There is another world, but it is in this one.

Paul Eluard. Œuvres complètes, vol. 1, Gallimard, 1968.

Saturday, July 22, 2017

What Pongo had to tell: The Night Sea-Maid Went Down by Brian Lumley

I purchased the Barnes and Noble anthology Sea-Cursed: Thirty Terrifying Tales of the Deep in June 1994. Tales of the sea (William Hope Hodgson, C.S. Forrester, Nicholas Monsarrat, Alastair Maclean, Patrick O'Brian, Hammond Innes) have been perennial pleasures.

The only story I can remember reading from the book is Conrad's "The Brute," which I've enthused abjectly about here.

This month the Facebook Group Alone With the Horrors is featuring a nautical theme. Which recalled Sea-Cursed to mind. Sadly, my copy is long lost, but a little online detective work turns up locations for nearly all the stories.

The Night Sea-Maid Went Down

Lumley is a problematic writer for me. He seems to have been self-taught, and was apparently adopted early, like Ramsey Campbell, by Arkham House. What he lacks in appetite for complication, he makes up for in pastichist gusto. I don't actively despise pastiche, but the stars have to be right to enjoy it.

I read a little Lumley thirty years ago. I have completely forgotten The Burrowers Beneath (1974). Demogorgon (1987) leaves a positive echo; did it take place in Greece? Necroscope (1986) was a fun spy-vampire thriller in a style reminiscent of John Gardner. I never read any more Harry Keogh stories.

"The Night Sea-Maid Went Down" (1969) is crippled by retrospective first person narration, which lets the air out of a promising story taking place on a North Sea oil rig. Lumley does not (or cannot) create much nautical or engineering verisimilitude. A lubberly tone prevails.

....Now, you’ll remember that right from the start there was something funny about the “site” off Hunterby Head. The divers had trouble; the geologists, too, with their instruments; and it was the very devil of a job to float Sea-Maid down from Sunderland and get her anchored there; but nevertheless the preliminaries were all completed by late in September. Which, where I’m concerned, was where the trouble started.

We hadn’t drilled more than six-hundred feet into the sea-bed when we brought up that first star-shaped thing. Now, Johnny, you know something?—I wouldn’t have given two damns for the thing—except I’d seen one before. Old Chalky Grey (who used to be with the “Lescoil” rig Ocean-Jem, out of Liverpool) had sent me one only a few weeks before his platform and all the crew, including Chalky himself, went down twelve miles out from Withnersea. Somehow, when I saw what came up in the big core—that same star-shape—well, I couldn’t help but think of Chalky and see some sort of nasty parallel. The one he’d sent me came up in a core, too, you see? And Ocean-Jem wasn’t the only rig lost last year in so-called “freak storms”!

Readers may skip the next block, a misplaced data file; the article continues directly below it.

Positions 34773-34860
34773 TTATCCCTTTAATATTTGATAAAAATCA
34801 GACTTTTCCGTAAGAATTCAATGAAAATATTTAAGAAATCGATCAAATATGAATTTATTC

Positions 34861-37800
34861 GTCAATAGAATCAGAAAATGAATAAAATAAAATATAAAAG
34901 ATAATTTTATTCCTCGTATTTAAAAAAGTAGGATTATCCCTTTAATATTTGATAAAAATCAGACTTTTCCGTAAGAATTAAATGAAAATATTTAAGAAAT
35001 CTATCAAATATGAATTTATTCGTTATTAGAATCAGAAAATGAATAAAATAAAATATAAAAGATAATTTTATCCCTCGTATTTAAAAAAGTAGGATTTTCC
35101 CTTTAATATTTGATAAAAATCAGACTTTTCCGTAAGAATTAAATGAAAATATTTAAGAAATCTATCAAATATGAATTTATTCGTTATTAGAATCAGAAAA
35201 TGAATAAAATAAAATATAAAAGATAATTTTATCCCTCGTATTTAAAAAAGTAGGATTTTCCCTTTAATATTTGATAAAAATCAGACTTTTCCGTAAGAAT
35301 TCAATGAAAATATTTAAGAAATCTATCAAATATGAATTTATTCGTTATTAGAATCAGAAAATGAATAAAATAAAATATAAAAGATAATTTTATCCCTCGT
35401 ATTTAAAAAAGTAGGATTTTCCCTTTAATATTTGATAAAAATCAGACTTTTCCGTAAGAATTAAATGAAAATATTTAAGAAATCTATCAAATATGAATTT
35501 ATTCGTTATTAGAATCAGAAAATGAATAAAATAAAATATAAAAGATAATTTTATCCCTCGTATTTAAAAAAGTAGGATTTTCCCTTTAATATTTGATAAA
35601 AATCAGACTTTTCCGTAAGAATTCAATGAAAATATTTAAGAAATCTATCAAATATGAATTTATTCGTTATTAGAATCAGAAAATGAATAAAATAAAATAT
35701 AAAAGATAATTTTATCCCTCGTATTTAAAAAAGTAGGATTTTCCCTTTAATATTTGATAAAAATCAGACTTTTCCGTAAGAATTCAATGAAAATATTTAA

there was a certain member of the team who saw what was coming and got out before it happened—and it was mainly because of the star-shaped things that he went!

Joe Borszowski was the man—superstitious as hell, panicky, spooked at the sight of a mist on the sea—and when he saw the star-thing…!

It happened like this:

We’d drilled that first difficult bore through some very hard stuff down to a depth of some six hundred feet when a core-sample produced the first of the stars.

Now, Chalky had reckoned the one he sent me to be a fossilized star-fish of sorts from some time when the North Sea was warm, a very ancient thing; and I must admit that with its five-pointed shape and being the size of a small star-fish I believed him to be correct. Anyway, when I showed the Sea-Maid star to old Borszowski he nearly went crackers. He swore we were in for trouble and demanded we all stop drilling and head for land right away. He insisted that our location was “accursed” and generally carried on like a mad thing without attempting to offer anything like a real explanation.

....before Davies’ accident, there was that further trouble with Borszowski. It was in the sixth week, when we were expecting to break through at any time, that Joe failed to come back off shore-leave. Instead he sent me a long, rambling letter—a supposedly “explanatory” letter—and to be truthful, when I read it I figured we were better off without him.

The man had quite obviously been cracking up for a long time. He went on about monsters (yes, monsters!), sleeping in great caverns underground and especially under the seas, waiting for a chance to take over the surface world. He said that those stone, star-shaped things were seals or barriers that kept these beings (“gods”, he called them) imprisoned; that these gods could control the weather to a degree; that they were even capable of influencing the actions of lesser creatures—such as fish, or, occasionally, men—and that he believed one of them must he lying there, locked in the ground beneath the sea, pretty close to where we were drilling. He was afraid we were “going to set it loose”! The only thing that had stopped him pressing the matter earlier (when he’d carried on so about that first star-thing), was that then, as now, he believed we’d all think he was mad! Finally, though, and particularly since the trouble with the fish, he had had to warn me. As he put it: “If anything should happen, I would never be able to forgive myself if I had not at least tried.”

....I’ll never eat fish again.

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